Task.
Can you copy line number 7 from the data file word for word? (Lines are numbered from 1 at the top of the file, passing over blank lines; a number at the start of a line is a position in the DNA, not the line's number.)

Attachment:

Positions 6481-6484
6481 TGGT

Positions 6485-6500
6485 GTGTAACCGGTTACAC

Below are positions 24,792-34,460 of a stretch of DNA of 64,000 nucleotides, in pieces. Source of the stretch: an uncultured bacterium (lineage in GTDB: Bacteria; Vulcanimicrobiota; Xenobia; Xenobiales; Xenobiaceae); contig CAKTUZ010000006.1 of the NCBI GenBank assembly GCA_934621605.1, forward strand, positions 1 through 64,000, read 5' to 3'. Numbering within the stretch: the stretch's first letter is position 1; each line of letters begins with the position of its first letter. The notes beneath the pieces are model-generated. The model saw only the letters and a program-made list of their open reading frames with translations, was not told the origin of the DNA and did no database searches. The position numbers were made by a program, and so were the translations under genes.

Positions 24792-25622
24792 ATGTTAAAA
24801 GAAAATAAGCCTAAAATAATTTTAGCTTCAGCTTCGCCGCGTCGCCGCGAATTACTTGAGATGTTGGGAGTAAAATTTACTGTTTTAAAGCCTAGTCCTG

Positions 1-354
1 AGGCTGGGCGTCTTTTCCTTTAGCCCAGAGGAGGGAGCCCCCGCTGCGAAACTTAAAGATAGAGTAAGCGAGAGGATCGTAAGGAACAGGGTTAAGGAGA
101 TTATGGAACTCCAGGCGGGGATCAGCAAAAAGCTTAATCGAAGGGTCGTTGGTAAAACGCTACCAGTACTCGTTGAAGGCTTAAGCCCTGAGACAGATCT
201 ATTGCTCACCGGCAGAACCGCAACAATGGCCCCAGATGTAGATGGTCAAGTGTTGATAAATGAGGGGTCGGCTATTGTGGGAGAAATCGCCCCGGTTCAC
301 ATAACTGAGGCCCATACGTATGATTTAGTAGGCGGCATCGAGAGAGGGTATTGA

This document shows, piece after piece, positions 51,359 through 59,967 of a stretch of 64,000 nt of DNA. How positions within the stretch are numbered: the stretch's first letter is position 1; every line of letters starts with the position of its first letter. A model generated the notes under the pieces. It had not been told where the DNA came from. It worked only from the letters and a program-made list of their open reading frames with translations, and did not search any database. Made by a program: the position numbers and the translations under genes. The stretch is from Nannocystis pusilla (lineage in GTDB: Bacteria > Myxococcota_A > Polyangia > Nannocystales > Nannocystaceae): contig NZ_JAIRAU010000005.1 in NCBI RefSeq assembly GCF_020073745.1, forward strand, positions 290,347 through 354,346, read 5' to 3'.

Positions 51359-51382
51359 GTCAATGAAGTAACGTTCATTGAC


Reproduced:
24792 ATGTTAAAA